or Connect
AVS › AVS Forum › Audio › DIY Speakers and Subs › What's Best for Lining Internal Subwoofer Walls?
New Posts  All Forums:Forum Nav:

What's Best for Lining Internal Subwoofer Walls?

post #1 of 44
Thread Starter 
What makes the most sense for lining the inside walls of a subwoofer?

Regular fiberglass insulation or one of the following:

Rigid fiberglass panels, Rockwool, or sheets of thicker poly fill? How thick should those last 3 be if that's what gets used?

Thanks
post #2 of 44
Soft fiberglass. R13.

Definitely not the rigid OC703 type fiberglass. Rockwool would work as would polyfill. R13 is cheap and easy to attach to line walls of subwoofers.
post #3 of 44
Thread Starter 
If the rockwool or polyfill was used instead of the R13, how thick should it be?

I've seen a few different densities for the rigid fiberglass. Just curious why that wouldn't be a good thing to use. I've also seen the insulation in denser rolls about 1.5" thick. Would that be okay?
post #4 of 44
post #5 of 44
The cotton insulation is most friendly and equal in performance, and simple to work with
post #6 of 44
Quote:
Originally Posted by Erich H View Post

What makes the most sense for lining the inside walls of a subwoofer?
Type 700 fiberglass is the best material, but it's not readily available. One source is vinyl faced drop-in ceiling tiles, just peel off the facing. Fiberglas building insulation is one of the worst materials, as it can send fibers into the driver motor structure. Polyester, open cell foam, cotton and wool also work well. How thick to make it depends on the cab design. If vented an inch or two is adequate, if sealed it may need to be fully filled, possibly even compressed, which removes type 700 and foam from consideration.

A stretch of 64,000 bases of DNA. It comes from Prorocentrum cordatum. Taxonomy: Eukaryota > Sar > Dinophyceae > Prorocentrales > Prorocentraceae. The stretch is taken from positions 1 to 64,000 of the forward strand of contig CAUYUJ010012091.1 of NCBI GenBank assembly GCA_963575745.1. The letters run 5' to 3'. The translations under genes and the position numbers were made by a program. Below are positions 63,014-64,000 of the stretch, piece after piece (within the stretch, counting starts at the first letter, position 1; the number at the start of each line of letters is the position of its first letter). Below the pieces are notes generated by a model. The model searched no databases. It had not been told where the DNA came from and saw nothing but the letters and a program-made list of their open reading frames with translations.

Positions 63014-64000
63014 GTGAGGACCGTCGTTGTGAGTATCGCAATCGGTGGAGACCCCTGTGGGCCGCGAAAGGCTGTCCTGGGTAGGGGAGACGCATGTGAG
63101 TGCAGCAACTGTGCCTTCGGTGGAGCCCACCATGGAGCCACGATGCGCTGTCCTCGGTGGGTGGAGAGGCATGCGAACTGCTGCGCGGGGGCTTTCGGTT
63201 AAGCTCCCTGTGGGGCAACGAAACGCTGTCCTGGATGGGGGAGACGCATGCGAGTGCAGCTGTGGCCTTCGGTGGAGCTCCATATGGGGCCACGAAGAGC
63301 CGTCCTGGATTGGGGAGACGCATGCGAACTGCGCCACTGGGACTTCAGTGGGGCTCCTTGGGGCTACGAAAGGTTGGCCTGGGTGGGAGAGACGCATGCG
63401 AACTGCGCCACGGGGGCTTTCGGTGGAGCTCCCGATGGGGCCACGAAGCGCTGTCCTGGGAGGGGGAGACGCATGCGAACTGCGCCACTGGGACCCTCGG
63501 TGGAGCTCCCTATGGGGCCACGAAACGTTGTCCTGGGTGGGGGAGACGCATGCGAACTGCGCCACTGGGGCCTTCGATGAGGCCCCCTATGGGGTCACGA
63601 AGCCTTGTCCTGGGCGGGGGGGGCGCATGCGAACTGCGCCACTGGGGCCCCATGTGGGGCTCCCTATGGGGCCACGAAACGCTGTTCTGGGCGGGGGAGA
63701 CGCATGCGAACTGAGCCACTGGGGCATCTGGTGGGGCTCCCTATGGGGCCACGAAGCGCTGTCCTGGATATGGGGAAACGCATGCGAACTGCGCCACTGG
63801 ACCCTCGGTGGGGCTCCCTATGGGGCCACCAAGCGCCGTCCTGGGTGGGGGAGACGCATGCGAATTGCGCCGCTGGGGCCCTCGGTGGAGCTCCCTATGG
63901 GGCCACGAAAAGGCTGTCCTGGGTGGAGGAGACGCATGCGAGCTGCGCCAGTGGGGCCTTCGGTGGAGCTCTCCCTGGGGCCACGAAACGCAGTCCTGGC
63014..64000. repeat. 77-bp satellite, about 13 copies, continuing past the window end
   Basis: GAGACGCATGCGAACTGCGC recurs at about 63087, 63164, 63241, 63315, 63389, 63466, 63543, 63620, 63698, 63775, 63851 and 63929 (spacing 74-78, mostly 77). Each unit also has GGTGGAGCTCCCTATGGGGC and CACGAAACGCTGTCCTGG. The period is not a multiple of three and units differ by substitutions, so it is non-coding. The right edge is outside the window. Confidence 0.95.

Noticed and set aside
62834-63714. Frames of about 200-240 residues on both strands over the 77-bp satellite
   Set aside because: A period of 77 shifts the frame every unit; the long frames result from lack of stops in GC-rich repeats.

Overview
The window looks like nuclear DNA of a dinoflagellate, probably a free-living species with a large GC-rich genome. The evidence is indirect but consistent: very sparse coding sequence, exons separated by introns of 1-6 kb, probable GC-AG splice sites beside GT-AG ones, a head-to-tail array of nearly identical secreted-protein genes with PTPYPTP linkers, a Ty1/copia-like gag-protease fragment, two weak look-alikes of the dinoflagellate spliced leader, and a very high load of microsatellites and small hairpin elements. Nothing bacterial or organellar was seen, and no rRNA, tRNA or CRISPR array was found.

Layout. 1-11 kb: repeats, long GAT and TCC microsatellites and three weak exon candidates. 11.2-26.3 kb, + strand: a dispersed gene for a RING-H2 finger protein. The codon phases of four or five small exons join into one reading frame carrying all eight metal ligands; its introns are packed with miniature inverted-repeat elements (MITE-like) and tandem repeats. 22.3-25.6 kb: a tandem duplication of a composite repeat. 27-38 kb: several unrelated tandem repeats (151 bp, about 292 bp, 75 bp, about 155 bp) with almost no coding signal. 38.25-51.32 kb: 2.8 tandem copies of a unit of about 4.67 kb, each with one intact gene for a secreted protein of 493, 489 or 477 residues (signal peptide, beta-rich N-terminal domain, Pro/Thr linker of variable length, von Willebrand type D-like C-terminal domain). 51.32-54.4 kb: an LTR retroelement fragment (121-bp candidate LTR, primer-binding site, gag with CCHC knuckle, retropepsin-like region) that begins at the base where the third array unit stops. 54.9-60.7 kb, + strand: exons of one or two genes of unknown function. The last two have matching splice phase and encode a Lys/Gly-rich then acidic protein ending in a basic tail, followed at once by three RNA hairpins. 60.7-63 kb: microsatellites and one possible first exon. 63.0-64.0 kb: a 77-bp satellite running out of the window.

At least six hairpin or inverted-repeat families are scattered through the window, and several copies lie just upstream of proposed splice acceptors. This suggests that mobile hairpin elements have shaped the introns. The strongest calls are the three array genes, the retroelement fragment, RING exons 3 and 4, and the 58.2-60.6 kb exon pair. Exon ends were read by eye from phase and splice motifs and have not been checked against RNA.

post #7 of 44
bfm, have you seen the numbers on some of the recycled cotton? i was kind of surprised, but it seems to outperform fiberglass.
post #8 of 44
Quote:
Originally Posted by LTD02 View Post

bfm, have you seen the numbers on some of the recycled cotton? i was kind of surprised, but it seems to outperform fiberglass.
I haven't tried cotton, so I can't speak from experience. One reason why rigid glass works so well is the rigidity of the fibers, it's not just the resistivity coefficient.
post #9 of 44
Quote:
Originally Posted by Erich H View Post

Just curious why that wouldn't be a good thing to use.

Because rigid fiberglass doesn't do anything for bass. It's useful through the mid band. You want soft and low density for bass.

Quote:
Originally Posted by Bill Fitzmaurice View Post

Fiberglas building insulation is one of the worst materials, as it can send fibers into the driver motor structure.

Lol. No, not as long as you skip the part where you tear the stuff to shreds before you install it. tongue.gif
post #10 of 44
Lining the walls of a sub with anything is pointless with any reasonably normally dimensioned sub. Attenuation at typical sub frequencies from these materials is marginal at best.
post #11 of 44

IMO, it depends.  You talkin ported or sealed. 

 

I have used OC 700 series, Polyfill, and pink fluffy.  Sealed I like fiberglass whatever variety you like the performance of, I like OC700 series glued into the walls.  IMO for a ported I like the polyfill, rockwool, or jeans material just b/c I'm a little paranoid on fiberglass being shot out the port like a fiberglass cannon.  Those fibers are in there vibrating, presumably some are breaking too as they do thier purpose and those particles go somewhere right?  If you can keep the polyfill from obstructing the port it can work well medium-loosely packed also.